Public Attitudes Toward Hunger

Hunger is a major concern for a substantial proportion of American families. Economic factors are making it harder for people to adequately feed themselves and their families, forcing growing numbers to rely on public and private assistance programs.

FRAC has conducted a series of polls and analyses to explore voters’ feelings on hunger, nutrition, and other issues, including:

FRAC Poll: Americans Continue to to Show High Support for SNAP (August 2013 – Poll Results)
A new review of recent polling results, compiled by Hart Research Associates on behalf of the Food Research and Action Center, continues to show high rates of public support for government efforts to combat hunger, high rates of support for the Supplemental Nutrition Assistance Program (SNAP, formerly known as food stamps), and high rates of opposition to SNAP cuts.

FRAC Poll: Americans Continue to Voice Strong Support for SNAP and Strong Opposition to Cuts (May 2013 – Poll Results)
As the House and Senate Agriculture Committees prepare to take up the Farm Bill, new polling data released by the Food Research and Action Center (FRAC) show that support for the Supplemental Nutrition Assistance Program (SNAP, formerly known as food stamps) remains high. Seven in 10 voters say that cutting food stamp funding is the wrong way to reduce government spending.

FRAC Poll: Overwhelming Support for Food Stamps, Opposition to Cutting the Program (September 2012 – Poll Results)
New polling data released by the Food Research and Action Center (FRAC) show overwhelming majorities opposing SNAP cuts. The majorities are as strong as other polls in 2010 and early 2012, despite several intervening months of criticism of the program and false charges by conservative Members of Congress, conservative media outlets, and others.

FRAC Poll: Opposition to Cutting Food Stamp Assistance  (January 2012 – Poll Results)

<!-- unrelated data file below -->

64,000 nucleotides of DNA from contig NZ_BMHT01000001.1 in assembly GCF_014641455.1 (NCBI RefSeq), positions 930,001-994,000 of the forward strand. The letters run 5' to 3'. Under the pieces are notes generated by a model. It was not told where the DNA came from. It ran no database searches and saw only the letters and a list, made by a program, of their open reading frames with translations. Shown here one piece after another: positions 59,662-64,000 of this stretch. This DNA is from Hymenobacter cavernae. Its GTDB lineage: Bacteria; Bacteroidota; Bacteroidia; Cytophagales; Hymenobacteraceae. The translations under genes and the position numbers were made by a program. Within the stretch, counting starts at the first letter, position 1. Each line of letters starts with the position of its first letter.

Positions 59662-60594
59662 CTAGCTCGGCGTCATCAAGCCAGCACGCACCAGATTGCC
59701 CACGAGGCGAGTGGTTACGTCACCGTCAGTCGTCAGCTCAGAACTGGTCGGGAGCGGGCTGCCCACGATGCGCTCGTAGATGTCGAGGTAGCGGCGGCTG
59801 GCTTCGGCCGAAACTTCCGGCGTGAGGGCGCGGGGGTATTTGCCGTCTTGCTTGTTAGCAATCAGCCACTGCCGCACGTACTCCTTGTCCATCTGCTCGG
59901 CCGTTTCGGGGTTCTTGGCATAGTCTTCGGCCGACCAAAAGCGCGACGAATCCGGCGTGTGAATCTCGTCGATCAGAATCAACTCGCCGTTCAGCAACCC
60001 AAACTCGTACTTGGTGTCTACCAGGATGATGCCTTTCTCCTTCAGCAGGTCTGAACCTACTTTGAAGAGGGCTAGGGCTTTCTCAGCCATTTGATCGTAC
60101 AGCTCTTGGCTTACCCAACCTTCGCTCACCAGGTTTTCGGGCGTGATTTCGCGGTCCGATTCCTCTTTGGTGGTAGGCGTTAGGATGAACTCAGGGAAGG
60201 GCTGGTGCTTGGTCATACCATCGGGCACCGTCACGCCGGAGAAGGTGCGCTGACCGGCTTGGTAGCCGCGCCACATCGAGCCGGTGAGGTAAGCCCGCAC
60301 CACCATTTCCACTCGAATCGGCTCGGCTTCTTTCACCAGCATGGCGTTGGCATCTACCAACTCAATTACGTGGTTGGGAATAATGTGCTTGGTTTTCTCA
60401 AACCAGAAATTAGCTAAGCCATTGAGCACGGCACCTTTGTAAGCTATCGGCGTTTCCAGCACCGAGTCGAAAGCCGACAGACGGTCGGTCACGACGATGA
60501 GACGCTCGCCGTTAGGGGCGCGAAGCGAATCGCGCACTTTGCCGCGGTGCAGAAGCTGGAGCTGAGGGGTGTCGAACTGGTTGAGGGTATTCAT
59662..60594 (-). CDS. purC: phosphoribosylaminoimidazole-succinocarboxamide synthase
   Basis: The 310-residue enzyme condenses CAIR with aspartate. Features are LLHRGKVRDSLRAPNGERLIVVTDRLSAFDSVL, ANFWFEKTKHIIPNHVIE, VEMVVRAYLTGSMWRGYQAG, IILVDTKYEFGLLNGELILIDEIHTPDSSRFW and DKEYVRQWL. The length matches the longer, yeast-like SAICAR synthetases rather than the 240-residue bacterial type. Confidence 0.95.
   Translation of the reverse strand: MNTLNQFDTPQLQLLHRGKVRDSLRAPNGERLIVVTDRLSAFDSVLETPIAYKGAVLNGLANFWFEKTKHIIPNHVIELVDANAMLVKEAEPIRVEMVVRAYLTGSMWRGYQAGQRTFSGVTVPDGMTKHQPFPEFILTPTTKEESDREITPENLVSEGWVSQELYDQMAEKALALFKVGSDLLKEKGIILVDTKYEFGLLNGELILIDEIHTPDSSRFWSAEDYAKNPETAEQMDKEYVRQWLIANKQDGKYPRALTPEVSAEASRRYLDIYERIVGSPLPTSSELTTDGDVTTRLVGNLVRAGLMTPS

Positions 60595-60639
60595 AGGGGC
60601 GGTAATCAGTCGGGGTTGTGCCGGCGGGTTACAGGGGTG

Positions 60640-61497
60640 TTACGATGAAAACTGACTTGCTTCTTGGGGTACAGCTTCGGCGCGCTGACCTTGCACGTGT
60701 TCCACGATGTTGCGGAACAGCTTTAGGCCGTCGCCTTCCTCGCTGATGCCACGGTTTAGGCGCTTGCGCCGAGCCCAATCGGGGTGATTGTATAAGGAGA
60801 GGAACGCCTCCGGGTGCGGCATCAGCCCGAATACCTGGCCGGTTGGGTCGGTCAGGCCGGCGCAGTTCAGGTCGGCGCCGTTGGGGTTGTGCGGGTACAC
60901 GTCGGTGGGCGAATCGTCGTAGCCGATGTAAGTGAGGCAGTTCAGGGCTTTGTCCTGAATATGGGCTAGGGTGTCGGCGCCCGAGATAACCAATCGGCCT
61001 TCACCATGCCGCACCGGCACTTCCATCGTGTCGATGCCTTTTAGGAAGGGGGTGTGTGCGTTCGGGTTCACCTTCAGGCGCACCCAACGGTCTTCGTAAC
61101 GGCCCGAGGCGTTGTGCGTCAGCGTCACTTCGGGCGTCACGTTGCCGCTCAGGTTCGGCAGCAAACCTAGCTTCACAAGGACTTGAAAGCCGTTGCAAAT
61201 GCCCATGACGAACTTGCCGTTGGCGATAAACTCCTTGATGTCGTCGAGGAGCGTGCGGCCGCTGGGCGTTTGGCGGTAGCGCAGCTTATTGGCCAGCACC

American voters oppose cutting food stamp assistance (the Supplemental Nutrition Assistance Program, or SNAP) as a way to reduce government spending. Seventy-seven percent of voters say this is the wrong way to reduce spending and only 15 percent favor cutting such assistance. Opposition to cutting food stamps crossed party lines.

FRAC and Tyson Foods National Hunger Survey (March 2011 -Executive Summary and Findings)
One in four Americans is worried about having enough money to put food on the table, according to a national hunger survey by Hart Research Associates, commissioned by FRAC and Tyson Foods, Inc. (NYSE: TSN). The online survey was initiated as part of Tyson’s “KNOW Hunger” campaign, which is focused on helping more people understand and actively address the problem of hunger in the U.S.  The survey is one of the largest and most comprehensive ever conducted on attitudes and perceptions of hunger.

FRAC Poll: Overwhelming Support for Federal Efforts to End Hunger  (December 2010 – Poll Results)
Eighty percent of Americans believe that hunger is a serious problem for the country that must be addressed. Support for ending hunger and protecting SNAP from budget cuts was high across party lines, age, race, gender, income, and geographical areas.

Summary of Public Opinion Research on Nutrition, Hunger, and Issues that Voters Want Candidates to Address (2010 Update | 2008 Full Report and Summary )
This report is the result of a review of polling data and research conducted during the past eight years exploring public opinion on nutrition, food insecurity, hunger and federal spending on domestic programs to combat these problems. The review by Peter D. Hart Research Associates and McLaughlin & Associates found that:

  • Most Americans believe hunger — especially childhood hunger — is a serious problem that is getting worse, and that providing relief to those who need it is crucial to solving the problem.
  • Most Americans have a favorable view of the federal nutrition programs, such as SNAP/Food Stamps, often even if it means increasing spending in these areas.
  • Hunger is an important issue that voters want government and political leaders to address.